• HIPAA Compliance Lessons From 2019 Enforcement Trends

    Author Photo

    Although 2019 was a comparatively quiet year for Health Insurance Portability and Accountability Act enforcement, the U.S. Department of Health and Human Services' Office for Civil Rights is still prioritizing the HIPAA security rule and right of access claims, and is not afraid to impose civil money penalties or take action against smaller providers, says Dena Castricone of DNC Law.

  • 4 Cases That Will Shape Clickwrap Litigation In 2020

    Author Photo

    Four recent cases involving companies' online user agreements will have major impacts on the ways courts assess evidence in such cases, the types of evidence that companies must bring in order to enforce their terms, and the types of arguments that both defendants and plaintiffs will make, says Brian Powers of PactSafe.

  • Anti-Ransomware Strategies Must Evolve With Threat

    Author Photo

    With a recent FBI report warning of ransomware that encrypts and exfiltrates data, it is now more important than ever for businesses and governments to assess and implement prevention and preparation strategies, including an offensive litigation approach, says John Gray of Lewis Roca.

  • NY State Flexes Muscles With Energy Service Co. Restrictions

    Author Photo

    The New York State Public Service Commission's new regulations for energy service companies — imposing enhanced eligibility criteria, price caps, and limitations on products and services — raise concerns about how the commission might impose similar restrictions in the broader distributed energy resource markets, say Thomas Puchner and Kevin Blake of Phillips Lytle.

  • How Associate Life Has Evolved Over The Past Decade

    Author Photo

    During the last 10 years, the need to embrace change was fundamental for law firms, and that change affected associates in many ways — most, but not all, for the better, says Brad Kaufman, co-president of Greenberg Traurig.

  • The New Class Action Frontier Under Illinois Privacy Law

    Author Photo

    One year after a pivotal Illinois Supreme Court ruling broadened liability under the Biometric Information Privacy Act, companies in a wide variety of industries need to be vigilant of a rise in potentially financially ruinous class action filings, and there are several steps they can take to protect themselves from BIPA liability, say attorneys at Ropes & Gray.

  • What's Changed And What's The Same In Final CFIUS Rules

    Author Photo

    The U.S. Department of the Treasury’s final rules implementing the Foreign Investment Risk Review Modernization Act complete the revamp of the Committee on Foreign Investment in the United States, which will be more complex and better resourced to address evolving national security risks that arise in the context of foreign investments, say attorneys at Akin Gump.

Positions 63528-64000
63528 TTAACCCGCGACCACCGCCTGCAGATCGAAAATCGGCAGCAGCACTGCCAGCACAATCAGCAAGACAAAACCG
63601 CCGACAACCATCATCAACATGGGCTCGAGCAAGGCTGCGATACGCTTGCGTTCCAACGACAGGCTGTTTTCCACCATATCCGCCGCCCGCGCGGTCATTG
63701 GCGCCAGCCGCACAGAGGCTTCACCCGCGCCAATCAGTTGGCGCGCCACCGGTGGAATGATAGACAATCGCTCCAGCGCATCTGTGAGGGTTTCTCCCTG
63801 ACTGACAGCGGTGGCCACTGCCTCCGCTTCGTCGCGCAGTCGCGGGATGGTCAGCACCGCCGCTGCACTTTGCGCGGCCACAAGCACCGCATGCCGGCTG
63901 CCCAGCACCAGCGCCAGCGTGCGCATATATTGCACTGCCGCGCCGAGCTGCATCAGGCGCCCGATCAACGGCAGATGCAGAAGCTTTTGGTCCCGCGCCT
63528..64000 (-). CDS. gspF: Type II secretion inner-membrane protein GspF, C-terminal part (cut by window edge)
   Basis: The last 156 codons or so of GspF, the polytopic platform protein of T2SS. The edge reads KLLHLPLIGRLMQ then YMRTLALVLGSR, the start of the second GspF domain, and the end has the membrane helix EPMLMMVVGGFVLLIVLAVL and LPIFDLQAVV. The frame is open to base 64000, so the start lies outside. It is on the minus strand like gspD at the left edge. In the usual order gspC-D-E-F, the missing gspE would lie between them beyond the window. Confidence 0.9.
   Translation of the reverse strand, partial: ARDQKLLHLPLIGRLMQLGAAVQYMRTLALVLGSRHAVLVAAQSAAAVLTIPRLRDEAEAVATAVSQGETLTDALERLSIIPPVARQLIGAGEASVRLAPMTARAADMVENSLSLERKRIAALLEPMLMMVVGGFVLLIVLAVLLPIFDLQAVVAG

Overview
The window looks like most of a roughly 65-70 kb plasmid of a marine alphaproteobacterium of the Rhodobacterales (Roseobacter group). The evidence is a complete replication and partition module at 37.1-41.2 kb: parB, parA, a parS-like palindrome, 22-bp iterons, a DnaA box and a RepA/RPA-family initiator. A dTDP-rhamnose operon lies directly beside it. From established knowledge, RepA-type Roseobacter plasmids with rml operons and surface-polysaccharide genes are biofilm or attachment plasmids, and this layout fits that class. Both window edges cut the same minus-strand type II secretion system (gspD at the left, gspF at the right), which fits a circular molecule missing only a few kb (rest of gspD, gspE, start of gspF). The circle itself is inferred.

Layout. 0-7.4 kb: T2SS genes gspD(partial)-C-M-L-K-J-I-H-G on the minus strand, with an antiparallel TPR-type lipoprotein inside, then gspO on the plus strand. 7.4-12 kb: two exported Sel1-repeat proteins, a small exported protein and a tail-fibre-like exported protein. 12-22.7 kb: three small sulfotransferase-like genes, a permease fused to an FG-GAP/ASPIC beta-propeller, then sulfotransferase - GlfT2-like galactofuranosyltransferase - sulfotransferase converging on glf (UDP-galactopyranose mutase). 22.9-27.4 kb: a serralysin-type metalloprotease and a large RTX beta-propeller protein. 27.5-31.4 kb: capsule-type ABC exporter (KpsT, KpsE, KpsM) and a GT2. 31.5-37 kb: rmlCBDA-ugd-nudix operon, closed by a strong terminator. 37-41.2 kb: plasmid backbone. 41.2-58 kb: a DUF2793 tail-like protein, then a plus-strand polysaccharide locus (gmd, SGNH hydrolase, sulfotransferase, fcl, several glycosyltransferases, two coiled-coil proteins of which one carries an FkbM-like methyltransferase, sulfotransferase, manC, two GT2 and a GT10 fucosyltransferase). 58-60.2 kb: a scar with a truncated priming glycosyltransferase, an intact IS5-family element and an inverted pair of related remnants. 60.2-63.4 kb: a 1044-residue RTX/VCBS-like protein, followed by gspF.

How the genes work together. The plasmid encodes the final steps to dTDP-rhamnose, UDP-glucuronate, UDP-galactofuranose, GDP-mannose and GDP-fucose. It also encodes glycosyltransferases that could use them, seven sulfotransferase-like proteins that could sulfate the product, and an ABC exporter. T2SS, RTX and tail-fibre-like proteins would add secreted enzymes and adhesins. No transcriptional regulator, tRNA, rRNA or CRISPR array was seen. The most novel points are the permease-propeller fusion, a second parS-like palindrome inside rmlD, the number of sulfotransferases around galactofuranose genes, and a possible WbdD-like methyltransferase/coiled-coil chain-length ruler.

• Energy Cos. Face China State Secrecy Law Risks

    Author Photo

    Multinational energy and natural resources companies doing business in China face particular risks related to China's state secrecy laws, due to the broad and vaguely defined range of information that may be classified as secret, say Alvin Xiao and Fabian Roday of Fangda Partners.

  • Autonomous Vehicle Guidance Gives Industry Room To Grow

    Author Photo

    The White House's recently updated guidance on the deployment of autonomous vehicles outlines broad principles for AV development, but does not identify best practices or create binding requirements, say attorneys at Akin Gump.

  • 2019 Trends In DOJ Civil Health Care Fraud Cases

    Author Photo

    Last year, the U.S. Department of Justice maintained aggressive enforcement efforts in the health care industry, again relying heavily on the False Claims Act, but the agency is also taking steps to guide those efforts toward fairness and consistency, say attorneys at Mintz.

  • Breaking Down Brazil's 1st Data Protection Law

    Author Photo

    Brazil's General Law on Data Protection, which comes into effect later this year, is largely modeled on the European Union's General Data Protection Regulation but has some key differences that companies doing business in Brazil should keep in mind when formulating compliance plans, say Felipe Saraiva and Dean Forbes of Sidley.

  • Series

    Judging A Book: Dyk Reviews 'Democracy And Equality'

    Author Photo

    In their new book "Democracy and Equality: The Enduring Constitutional Vision of the Warren Court," Geoffrey Stone and David Strauss provide valuable context for U.S. Supreme Court decisions under Chief Justice Earl Warren that have profoundly affected the country, but their overly protective attitude sometimes obscures reality, says Federal Circuit Judge Timothy Dyk.